To say this vocation has a normative shape and definition is also to say that not everything called eremitism in human history glorifies God. Further, calling attention to the fact that this is a normative or ecclesial vocation is just the flip side of pointing out that this is a gift of the Holy Spirit meant for the well-being of all who come to know it (as well as those who do not). I am keen that diocesan hermits embrace this element of their lives fully --- and certainly I also desire that chanceries understand that the discernment of vocations cannot occur adequately unless the charism of the vocation is truly understood and esteemed. The ecclesial nature of the vocation is part of this charism as is the prophetic witness I spoke of earlier. By far this is the larger issue driving my writing about the normative and ecclesial nature of this vocation or continuing to point out the significance of canonical standing than the existence of a few counterfeit "Catholic hermits".

 Letting Go of Impersonation: the Real Issue for all of us

As I consider this then, I suppose the problem of frauds (or counterfeits) is certainly more real than when I first sought admission to profession under canon 603 (the canon was brand new then and few knew about it), but for most of us diocesan hermits the real issue is our own integrity in living this life and allowing the Church to discern and celebrate other instances of it rather than dealing with the sorry pretense and insecurity which seems to drive some to claim titles to which they have no right. What serious debate takes place does so on this level, not on more trivial ones. The question of fraud is an important one for the hermit both personally and ecclesially because as Thomas Merton reminds us all: [[The . . .hermit has as his first duty, to live happily without affectation in his solitude. He owes this not only to himself but to his community [by extension diocesan hermits would say parish, diocese, or Church] that has gone so far as to give him a chance to live it out. . . . this is the chief obligation of the . . .hermit because, as I said above, it can restore to others their faith in certain latent possibilities of nature and of grace.]] (Emphasis added,  Contemplation in a World of Action, p. 242)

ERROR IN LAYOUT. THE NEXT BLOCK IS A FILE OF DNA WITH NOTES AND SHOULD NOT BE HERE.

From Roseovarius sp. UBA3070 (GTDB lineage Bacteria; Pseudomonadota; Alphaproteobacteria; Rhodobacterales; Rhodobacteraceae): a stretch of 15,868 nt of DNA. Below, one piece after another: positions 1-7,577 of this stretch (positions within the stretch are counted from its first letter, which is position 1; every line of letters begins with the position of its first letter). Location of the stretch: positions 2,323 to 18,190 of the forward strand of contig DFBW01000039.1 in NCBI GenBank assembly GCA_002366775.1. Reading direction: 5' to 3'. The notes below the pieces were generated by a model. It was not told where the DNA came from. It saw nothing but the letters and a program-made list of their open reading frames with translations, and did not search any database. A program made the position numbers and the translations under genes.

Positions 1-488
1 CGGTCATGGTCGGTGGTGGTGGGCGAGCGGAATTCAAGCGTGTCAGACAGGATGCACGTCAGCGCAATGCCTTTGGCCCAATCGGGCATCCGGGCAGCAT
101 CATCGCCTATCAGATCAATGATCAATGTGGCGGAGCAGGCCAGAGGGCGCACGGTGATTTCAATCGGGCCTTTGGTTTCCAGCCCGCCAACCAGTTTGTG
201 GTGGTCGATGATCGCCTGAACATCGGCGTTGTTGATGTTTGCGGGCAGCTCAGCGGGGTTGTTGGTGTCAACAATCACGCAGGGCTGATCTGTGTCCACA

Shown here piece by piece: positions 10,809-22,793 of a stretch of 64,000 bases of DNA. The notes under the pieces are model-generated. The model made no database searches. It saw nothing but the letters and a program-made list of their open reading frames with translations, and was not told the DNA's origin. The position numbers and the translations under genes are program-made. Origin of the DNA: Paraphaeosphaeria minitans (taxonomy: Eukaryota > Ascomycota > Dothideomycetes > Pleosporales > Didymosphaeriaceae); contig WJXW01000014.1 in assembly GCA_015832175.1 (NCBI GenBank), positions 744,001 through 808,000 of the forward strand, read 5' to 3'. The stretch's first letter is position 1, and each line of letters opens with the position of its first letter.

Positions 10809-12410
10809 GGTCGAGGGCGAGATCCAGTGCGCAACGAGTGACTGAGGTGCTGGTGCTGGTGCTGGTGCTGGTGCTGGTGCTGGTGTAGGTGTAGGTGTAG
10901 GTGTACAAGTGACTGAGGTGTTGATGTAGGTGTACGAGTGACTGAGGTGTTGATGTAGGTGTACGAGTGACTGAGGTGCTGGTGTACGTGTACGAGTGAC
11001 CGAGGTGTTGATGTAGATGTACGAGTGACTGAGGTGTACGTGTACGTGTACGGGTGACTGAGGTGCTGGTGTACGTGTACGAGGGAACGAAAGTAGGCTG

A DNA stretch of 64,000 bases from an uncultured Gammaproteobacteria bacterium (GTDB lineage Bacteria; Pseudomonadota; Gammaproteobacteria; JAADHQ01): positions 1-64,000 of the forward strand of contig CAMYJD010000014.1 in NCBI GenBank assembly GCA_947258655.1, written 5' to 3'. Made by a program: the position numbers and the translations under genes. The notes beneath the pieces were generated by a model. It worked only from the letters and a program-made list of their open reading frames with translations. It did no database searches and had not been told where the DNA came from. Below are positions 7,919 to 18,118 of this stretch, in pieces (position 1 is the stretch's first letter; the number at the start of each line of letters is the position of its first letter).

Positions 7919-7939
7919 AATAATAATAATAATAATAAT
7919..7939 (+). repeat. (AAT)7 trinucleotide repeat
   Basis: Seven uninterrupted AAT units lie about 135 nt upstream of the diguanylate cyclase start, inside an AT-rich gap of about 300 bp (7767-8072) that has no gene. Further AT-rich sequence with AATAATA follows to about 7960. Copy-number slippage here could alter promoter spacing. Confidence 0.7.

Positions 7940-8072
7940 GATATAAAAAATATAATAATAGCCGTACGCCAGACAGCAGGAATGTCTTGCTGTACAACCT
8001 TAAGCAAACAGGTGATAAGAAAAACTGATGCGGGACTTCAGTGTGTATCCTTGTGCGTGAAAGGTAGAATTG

In any case, as Thomas Merton also knew very well, some of those who are frauds (and I am emphatically NOT speaking here of lay hermits who identify themselves as such) might well embrace true solitude in  the midst of their pretense; if they do, if they find they have a true eremitical vocation, it will only be by discovering themselves getting rid of any pretense or impersonation as well as finding their craziness or eccentricity dropping away. After all, as Merton also noted, one cannot ultimately remain crazy in the desert (that is, in the absence of others and presence of God in solitude) for it takes other people to make and allow us to be crazy. He writes: [[To be really mad you need other people. When you are by yourself you soon get tired of your craziness. It is too exhausting. It does not fit in with the eminent sanity of trees, birds, water, sky. You have to shut up and go about the business of living. The silence of the woods forces you to make a decision which the tensions and artificialities of society help you to evade forever. Do you want to be yourself or don't you?]] (Idem, 245, emphasis added)

You see, the simple truth which makes the existence of fraudulent hermits not only intriguing but also tremendously sad and ironic -- and which is also the universal truth we all must discover for ourselves -- is that alone with God we find and embrace our true selves. If we must continue in our pretense or various forms of impersonation then something is seriously askew with our solitude and therefore too, with our relationship with God (and vice versa).